New McGraw-Hill Research Foundation Policy Paper Examines Accountable Healthcare Design For Accountable Care
NEW YORK, March 4, 2013 /PRNewswire/ -- Questions linger about how major changes to Medicare, such as the passage of the Patient Protection and Affordable Healthcare Act (PPACA), will impact the U.S. healthcare system and, in turn, hospital design. A core tenet of PPACA is accountable care, a topic whose goals will be greatly impacted and ultimately defined by healthcare design.
The McGraw-Hill Research Foundation ( http://mcgraw-hillresearchfoundation.org) and HOK, a global design, architecture, engineering, and planning firm, unveiled a new policy paper examining the impact of healthcare design on accountable care goals. "Accountable Design for Accountable Care" examines healthcare in the United States and the context for PPACA, illustrates how healthcare design impacts accountable care aims, and investigates immediate actions that can be taken to integrate design research into improving healthcare facility design and patient care.
"Under PPACA, the Centers for Medicare & Medicaid Services will shift emphasis from quantity of services to quality of services," said the policy paper's lead author, Nicholas Watkins Ph.D., HOK's director of research and a firm-wide knowledge specialist. "'Accountable Design for Accountable Care' focuses on the potential to improve quality by focusing on the intersection between process and place."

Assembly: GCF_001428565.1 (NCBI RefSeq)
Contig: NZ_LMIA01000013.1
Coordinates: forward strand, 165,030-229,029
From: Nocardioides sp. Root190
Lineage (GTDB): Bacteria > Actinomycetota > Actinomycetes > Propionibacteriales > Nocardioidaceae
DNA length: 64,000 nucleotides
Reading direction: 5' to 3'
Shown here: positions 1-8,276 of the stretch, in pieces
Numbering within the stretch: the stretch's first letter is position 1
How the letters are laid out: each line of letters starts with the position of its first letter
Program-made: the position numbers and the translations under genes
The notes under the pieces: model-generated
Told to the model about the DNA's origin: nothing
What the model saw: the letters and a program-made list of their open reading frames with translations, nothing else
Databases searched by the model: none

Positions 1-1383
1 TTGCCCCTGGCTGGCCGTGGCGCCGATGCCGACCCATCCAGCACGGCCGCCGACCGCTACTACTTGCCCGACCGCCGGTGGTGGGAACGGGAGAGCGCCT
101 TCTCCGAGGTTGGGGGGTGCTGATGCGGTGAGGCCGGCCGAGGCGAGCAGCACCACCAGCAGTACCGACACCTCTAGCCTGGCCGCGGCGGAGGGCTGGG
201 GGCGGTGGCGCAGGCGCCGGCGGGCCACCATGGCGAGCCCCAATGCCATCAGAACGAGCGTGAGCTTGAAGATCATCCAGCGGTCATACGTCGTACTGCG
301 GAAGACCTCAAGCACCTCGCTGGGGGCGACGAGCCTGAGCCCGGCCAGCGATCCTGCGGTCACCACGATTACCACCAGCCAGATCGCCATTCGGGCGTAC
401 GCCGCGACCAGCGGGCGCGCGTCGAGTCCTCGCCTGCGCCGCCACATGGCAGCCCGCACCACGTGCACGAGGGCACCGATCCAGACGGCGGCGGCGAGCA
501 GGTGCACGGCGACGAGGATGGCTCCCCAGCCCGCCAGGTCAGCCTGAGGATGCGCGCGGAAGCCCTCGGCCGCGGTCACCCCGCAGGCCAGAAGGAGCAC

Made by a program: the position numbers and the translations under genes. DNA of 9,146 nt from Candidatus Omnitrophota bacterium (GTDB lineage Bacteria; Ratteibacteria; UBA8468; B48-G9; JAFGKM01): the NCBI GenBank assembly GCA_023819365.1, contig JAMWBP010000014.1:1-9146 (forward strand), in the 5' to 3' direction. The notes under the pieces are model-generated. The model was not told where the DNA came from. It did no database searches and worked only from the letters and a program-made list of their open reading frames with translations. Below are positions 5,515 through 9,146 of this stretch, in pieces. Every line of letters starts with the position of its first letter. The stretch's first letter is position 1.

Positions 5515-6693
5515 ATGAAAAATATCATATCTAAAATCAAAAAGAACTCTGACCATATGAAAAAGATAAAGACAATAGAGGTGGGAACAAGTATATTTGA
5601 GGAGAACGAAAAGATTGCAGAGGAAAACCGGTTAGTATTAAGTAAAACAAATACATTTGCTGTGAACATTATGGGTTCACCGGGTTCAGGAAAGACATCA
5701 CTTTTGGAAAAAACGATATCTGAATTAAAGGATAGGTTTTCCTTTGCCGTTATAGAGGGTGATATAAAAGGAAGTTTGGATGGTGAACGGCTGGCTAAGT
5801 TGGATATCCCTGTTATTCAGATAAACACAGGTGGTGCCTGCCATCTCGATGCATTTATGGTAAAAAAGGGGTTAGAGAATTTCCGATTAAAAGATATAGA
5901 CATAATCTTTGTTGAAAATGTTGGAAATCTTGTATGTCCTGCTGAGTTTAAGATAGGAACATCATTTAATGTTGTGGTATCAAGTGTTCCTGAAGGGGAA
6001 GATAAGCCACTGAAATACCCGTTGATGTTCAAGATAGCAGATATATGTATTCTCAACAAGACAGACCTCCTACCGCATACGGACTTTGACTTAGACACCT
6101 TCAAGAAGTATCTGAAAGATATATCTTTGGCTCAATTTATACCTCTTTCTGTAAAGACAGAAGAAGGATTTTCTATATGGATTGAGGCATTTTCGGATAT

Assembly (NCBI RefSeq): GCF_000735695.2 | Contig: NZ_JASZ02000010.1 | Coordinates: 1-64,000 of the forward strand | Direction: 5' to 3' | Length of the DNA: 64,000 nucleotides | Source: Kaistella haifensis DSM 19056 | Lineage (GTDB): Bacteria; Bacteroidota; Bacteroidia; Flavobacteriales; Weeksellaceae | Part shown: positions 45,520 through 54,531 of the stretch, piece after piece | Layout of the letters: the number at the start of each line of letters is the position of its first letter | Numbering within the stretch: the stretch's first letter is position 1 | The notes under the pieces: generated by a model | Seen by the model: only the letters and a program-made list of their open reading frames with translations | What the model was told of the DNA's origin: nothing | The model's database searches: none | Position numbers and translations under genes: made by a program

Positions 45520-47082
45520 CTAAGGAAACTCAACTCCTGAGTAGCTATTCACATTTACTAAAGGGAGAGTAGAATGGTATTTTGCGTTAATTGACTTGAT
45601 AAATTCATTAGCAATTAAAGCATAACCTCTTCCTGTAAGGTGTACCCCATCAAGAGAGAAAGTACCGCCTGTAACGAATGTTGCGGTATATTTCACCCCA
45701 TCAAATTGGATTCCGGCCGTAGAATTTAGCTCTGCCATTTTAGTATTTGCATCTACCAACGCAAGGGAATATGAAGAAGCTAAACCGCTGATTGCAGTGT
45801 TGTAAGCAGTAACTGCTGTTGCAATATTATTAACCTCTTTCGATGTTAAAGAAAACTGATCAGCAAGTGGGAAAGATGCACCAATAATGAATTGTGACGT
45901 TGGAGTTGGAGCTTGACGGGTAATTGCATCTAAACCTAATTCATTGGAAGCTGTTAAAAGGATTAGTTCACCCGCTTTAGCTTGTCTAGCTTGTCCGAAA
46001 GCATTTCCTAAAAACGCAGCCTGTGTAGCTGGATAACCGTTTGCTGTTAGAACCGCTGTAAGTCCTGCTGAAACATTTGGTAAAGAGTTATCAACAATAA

The paper illustrates healthcare design's impact on the goals of accountable care through case studies from design research of hospital inpatient units. Unit configurations and layouts are examined, taking into account such variables as staff travel distances, visibility/communication, and proximities/room distance. The report also discusses innovations including decentralized nursing stations and family-centered care, which works alliances among patients, clinicians, and family members.The paper recommends two immediate actions that can be taken. First, occupancy evaluations can be performed before and after users move into a new or renovated facility, so that results from the pre-occupancy evaluation can be compared to results from the post-occupancy evaluation, thereby determining improvements or decrements, their ranges and causes. Second, the paper determines that the industry needs incentives and requirements for credible design research during building project delivery, such as the program currently in development by the Environmental Design Research Association.
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